It’s almost always the case that neither the DevOps nor the NetOps teams are capable of figuring out all the solutions involved in maintaining an organization’s critical apps and data on their own. It has always been the case that these two teams need to work together. And today’s automation capabilities go a long way to reduce the friction around these interactions.
DevOps, NetOps, SecOps… no Ops is an island. In the modern CI/CD workflow, success comes through developing clearly defined, proven methodologies that can be quickly and easily (i.e., automatically) replicated throughout complex systems. Creating solid groundwork for these automated workflows requires a solid partnership between DevOps, NetOps, and SecOps, with each lending their expertise in support of the others.
No matter the environment (cloud, container, etc.), your apps rely on underlying application services, network services, and security services. NetOps has a role in keeping data flowing through the network, making sure apps are scalable and responsive, and ensuring data is available when needed and secured always. And every Ops team has a role to play in reducing risk—whether it is the risk of your app not working as intended, the risk of your network being overwhelmed, or the risk of outside threats trying to attack your assets. And it’s interesting to note that the DevOps principles that drive good outcomes for software development—culture, automation, measurement and sharing—happen to be the same principles that drive good security outcomes, according to the 2019 State of DevOps Report by Puppet.
This interaction between the various Ops teams is constant. It’s the way IT has operated throughout the internet era. But there is always room for improvement, such as when the Agile software development process came on the scene, pushing the boundaries on how quickly apps could be developed and deployed. At that time, DevOps began to make the big change to a more Agile approach to development, adopting a faster way to get “from code to customer.”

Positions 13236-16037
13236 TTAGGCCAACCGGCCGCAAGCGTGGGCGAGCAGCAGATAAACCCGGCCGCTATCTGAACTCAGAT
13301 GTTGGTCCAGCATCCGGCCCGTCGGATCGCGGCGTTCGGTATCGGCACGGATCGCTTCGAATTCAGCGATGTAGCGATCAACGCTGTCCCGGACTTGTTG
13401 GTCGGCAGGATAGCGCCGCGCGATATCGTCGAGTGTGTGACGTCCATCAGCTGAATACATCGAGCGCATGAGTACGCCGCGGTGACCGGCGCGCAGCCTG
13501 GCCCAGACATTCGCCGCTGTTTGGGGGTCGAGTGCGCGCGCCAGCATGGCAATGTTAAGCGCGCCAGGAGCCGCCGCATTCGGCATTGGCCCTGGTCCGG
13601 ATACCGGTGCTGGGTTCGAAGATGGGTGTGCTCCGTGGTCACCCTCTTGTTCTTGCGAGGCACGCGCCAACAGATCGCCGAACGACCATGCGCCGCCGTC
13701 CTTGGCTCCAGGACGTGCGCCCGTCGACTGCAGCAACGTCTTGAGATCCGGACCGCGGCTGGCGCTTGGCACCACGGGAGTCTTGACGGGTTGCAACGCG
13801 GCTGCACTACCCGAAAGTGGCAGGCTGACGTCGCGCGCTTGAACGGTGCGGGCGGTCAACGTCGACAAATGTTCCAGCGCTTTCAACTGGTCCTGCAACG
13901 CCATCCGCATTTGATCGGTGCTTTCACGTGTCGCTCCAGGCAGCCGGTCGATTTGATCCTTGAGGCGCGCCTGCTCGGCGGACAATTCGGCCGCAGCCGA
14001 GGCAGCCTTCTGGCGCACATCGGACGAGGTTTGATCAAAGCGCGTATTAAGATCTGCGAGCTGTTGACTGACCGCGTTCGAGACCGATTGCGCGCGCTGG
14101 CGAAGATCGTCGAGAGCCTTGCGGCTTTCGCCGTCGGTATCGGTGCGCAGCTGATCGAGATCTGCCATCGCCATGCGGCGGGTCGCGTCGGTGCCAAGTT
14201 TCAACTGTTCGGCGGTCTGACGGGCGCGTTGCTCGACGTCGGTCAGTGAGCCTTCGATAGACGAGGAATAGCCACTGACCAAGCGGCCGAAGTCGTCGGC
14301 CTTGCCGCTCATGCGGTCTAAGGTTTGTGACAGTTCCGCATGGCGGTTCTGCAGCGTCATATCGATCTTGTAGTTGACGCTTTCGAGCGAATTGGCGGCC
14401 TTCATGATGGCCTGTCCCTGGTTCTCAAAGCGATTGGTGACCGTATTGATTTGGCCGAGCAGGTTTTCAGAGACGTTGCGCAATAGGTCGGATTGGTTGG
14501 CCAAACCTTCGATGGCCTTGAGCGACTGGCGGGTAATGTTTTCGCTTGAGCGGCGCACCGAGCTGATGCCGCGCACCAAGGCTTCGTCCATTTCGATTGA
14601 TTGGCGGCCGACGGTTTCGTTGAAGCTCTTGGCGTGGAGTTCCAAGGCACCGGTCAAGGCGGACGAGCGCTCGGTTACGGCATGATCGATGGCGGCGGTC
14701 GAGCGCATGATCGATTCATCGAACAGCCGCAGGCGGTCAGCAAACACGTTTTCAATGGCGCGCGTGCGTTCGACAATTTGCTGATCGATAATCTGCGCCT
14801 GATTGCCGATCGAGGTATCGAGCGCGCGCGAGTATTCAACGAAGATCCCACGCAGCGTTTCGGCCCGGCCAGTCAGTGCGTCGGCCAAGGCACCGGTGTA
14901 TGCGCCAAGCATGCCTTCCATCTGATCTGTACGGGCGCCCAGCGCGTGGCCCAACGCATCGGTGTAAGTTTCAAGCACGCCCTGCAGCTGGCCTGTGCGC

That increase in speed is driving the sea change that DevOps is now witnessing. It has a good side, in that DevOps is able to move faster and be more proactive; and it has a bad side, in that it can create friction when other departments’ processes are not set up to work in the same manner.
Simply ignoring those other departments or disregarding any coworkers that haven't quite caught up to your new way of doing things is a bad idea. When DevOps tries to do it all themselves, it’s both inefficient and inadequate. That’s how processes get broken (inadvertently or not), and broken processes can lead to all kinds of things going wrong. And not just for DevOps, but for everybody, including your customers, who are the last people you want to negatively impact.
For DevOps to really do your job properly, you need NetOps as a partner, not a foe. And the linchpin to any solid partnership is communication. DevOps needs to communicate with the network team about how to get the services you need to support your apps.
Often the DevOps team will be the experts in automation, in the overall framework, and with things like infrastructure as code; but the network team are the experts at understanding the actual architectural resources that need to be provisioned and which tools are available for that provisioning. Through conversation and mutual respect, DevOps and NetOps can identify where automation is needed, and how best to bring it about.
You’ve got nothing to lose, DevOps, and much to gain by helping your NetOps counterparts extend the role of automation throughout the CI/CD workflow. The key is to recognize that, just as you are the expert in developing code, one or more of your co-workers are experts at provisioning network and security services to support that code. Don’t miss the chance to help them be the best expert they can be.